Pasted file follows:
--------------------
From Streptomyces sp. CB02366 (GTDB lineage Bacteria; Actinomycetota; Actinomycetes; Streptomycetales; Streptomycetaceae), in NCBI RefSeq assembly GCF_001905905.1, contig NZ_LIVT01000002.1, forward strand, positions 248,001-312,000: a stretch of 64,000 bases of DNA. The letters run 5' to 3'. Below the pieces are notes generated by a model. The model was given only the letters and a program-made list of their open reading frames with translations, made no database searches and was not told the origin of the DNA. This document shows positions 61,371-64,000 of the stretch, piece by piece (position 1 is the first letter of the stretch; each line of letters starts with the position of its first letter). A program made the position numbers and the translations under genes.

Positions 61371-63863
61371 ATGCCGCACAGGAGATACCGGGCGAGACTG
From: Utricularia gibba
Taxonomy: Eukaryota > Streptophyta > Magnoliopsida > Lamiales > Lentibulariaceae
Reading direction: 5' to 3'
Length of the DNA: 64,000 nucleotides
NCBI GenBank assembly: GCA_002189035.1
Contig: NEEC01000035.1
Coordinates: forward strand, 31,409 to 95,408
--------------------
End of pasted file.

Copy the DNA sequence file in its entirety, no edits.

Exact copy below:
From Streptomyces sp. CB02366 (GTDB lineage Bacteria; Actinomycetota; Actinomycetes; Streptomycetales; Streptomycetaceae), in NCBI RefSeq assembly GCF_001905905.1, contig NZ_LIVT01000002.1, forward strand, positions 248,001-312,000: a stretch of 64,000 bases of DNA. The letters run 5' to 3'. Below the pieces are notes generated by a model. The model was given only the letters and a program-made list of their open reading frames with translations, made no database searches and was not told the origin of the DNA. This document shows positions 61,371-64,000 of the stretch, piece by piece (position 1 is the first letter of the stretch; each line of letters starts with the position of its first letter). A program made the position numbers and the translations under genes.

Positions 61371-63863
61371 ATGCCGCACAGGAGATACCGGGCGAGACTG
From: Utricularia gibba
Taxonomy: Eukaryota > Streptophyta > Magnoliopsida > Lamiales > Lentibulariaceae
Reading direction: 5' to 3'
Length of the DNA: 64,000 nucleotides
NCBI GenBank assembly: GCA_002189035.1
Contig: NEEC01000035.1
Coordinates: forward strand, 31,409 to 95,408